Three Of The Best Destinations For Culinary TravelsSunday, September 01, 2013 Mary Anne Velasco
From Wales to Bolivia, more and more vacation spots are re-branding themselves as destinations for culinary tourists. Gastronomically themed expeditions by the likes of Chantal Royer, who bills herself as a "world traveler/foodie," have inspired many vacationers to plan their own trips to explore the foods of some particular culture or geographical area. Some of the best destinations for culinary travel are, like these three, slightly unexpected.
The concepts of Florida and food are only tenuously linked in the average vacationer's mind, being eclipsed by visions of beaches and theme parks. Many visitors buy a case of citrus fruit on the way home, but take no other notice of the state's culinary potential. This is a mistake. Florida abounds with delightful food destinations, from the midwinter Delray Beach Garlic Festival to spring's Pensacola Crawfish Festival. Celebrity chefs are most likely to attend the South Beach Food and Wine Festival. Less glitz and formality is available a little further south at the Florida Keys Seafood Festival in Key West. Here visitors throng communal tables to enjoy local the local fleet's catch, cooked right from the boats.
Travelers have always visited Israel as an experience of religious or ethnic heritage or to explore the region's antiquities, but an increasing number choose to explore the country's gastronomic possibilities. Both Tel Aviv and Jerusalem have enormous open-air markets filled with local produce, but the star of Israel's culinary pantheon is her street food and its near kin. Begin with the ubiquitous street corner falafel vendors and their pitas full of salad and chickpea balls or schwarma sliced from spit roasted turkey or lamb. Move indoors to a cafe serving classic hummus. For something more elaborate, explore the Saturday morning pastry called jachnun, often accompanied by spiced grated tomato and more hard boiled eggs.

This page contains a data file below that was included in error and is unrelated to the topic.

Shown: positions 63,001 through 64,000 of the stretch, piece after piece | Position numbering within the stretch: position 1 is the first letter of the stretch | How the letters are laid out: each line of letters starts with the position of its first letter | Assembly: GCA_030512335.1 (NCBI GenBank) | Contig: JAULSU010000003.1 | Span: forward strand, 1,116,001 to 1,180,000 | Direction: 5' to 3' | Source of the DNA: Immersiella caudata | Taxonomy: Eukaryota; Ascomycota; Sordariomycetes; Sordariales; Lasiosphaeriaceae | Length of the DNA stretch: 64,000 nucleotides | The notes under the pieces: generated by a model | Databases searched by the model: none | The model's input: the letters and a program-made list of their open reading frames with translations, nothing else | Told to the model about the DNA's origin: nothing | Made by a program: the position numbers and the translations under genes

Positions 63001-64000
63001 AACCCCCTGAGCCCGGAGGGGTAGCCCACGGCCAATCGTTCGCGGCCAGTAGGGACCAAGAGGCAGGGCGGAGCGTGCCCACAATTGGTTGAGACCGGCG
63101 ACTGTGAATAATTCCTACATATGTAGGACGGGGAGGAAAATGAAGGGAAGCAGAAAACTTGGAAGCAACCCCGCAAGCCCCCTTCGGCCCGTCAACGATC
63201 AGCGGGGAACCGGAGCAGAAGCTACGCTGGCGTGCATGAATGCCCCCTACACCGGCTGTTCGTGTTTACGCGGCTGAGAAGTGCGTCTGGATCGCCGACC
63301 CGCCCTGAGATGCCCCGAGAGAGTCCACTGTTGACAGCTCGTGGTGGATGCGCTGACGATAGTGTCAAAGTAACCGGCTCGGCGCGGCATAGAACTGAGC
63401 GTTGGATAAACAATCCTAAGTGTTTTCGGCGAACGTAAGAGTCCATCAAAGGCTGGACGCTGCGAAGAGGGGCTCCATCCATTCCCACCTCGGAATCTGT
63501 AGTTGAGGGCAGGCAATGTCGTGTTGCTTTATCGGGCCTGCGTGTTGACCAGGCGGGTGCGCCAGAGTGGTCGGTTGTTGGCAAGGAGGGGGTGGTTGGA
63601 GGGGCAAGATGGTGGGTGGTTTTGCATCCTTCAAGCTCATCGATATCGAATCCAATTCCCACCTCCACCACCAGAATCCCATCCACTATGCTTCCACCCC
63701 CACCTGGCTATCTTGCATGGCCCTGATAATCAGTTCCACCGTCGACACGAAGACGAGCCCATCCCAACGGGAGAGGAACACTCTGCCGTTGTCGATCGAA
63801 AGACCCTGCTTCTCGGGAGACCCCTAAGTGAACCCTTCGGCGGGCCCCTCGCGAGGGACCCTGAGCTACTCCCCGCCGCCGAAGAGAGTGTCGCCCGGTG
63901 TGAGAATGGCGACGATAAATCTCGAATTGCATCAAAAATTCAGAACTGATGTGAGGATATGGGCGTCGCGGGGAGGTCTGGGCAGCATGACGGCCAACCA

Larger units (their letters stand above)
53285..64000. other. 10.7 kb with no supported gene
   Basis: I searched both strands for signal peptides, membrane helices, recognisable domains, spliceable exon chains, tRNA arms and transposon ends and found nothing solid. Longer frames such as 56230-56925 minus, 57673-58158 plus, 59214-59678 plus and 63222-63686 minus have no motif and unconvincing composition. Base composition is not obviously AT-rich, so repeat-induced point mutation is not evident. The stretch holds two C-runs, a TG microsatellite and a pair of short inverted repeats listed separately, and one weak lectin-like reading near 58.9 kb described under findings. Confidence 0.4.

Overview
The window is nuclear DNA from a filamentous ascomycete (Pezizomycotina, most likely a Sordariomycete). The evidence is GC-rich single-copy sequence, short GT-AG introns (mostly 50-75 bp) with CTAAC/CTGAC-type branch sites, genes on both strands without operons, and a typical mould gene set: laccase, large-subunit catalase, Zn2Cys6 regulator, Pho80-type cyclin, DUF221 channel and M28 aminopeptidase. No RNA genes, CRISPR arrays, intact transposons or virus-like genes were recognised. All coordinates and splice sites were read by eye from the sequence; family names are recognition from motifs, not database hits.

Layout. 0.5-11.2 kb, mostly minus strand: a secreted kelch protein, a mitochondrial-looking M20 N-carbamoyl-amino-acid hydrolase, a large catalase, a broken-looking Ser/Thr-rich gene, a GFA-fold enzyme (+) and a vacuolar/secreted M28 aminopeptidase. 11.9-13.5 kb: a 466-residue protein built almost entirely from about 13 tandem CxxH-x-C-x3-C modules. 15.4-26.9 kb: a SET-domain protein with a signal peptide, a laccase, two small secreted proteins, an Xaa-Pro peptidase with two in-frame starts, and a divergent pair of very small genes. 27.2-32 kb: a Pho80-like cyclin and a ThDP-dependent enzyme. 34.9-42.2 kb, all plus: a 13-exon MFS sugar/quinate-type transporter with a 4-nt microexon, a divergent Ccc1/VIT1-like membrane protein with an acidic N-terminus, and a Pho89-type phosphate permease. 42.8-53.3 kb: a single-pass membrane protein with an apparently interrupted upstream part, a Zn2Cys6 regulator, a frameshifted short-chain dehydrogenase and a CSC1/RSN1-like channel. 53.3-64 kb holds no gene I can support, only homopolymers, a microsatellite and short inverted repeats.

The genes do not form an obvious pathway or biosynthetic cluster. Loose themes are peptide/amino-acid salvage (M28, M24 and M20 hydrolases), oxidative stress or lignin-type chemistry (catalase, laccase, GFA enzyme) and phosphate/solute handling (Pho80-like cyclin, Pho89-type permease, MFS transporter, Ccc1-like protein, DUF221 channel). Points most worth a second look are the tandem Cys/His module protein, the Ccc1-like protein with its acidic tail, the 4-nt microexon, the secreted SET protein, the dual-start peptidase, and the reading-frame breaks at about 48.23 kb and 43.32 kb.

Australia is not yet quite as famous for its cuisine as for its wines, but its time will come, and it will likely start on the far southern island of Tasmania. Honey is the most famous of the region's products, closely followed by wine, whiskey and artisanal cheeses. Those who eschew alcohol should try Tasmanian Chilli Beer, the local ginger ale. One local farm's restaurant makes the unusual choice of limiting its menu to sweets: it bills itself as Just Desserts, and proffers ice cream and berry pies as well as pots of jam as souvenirs.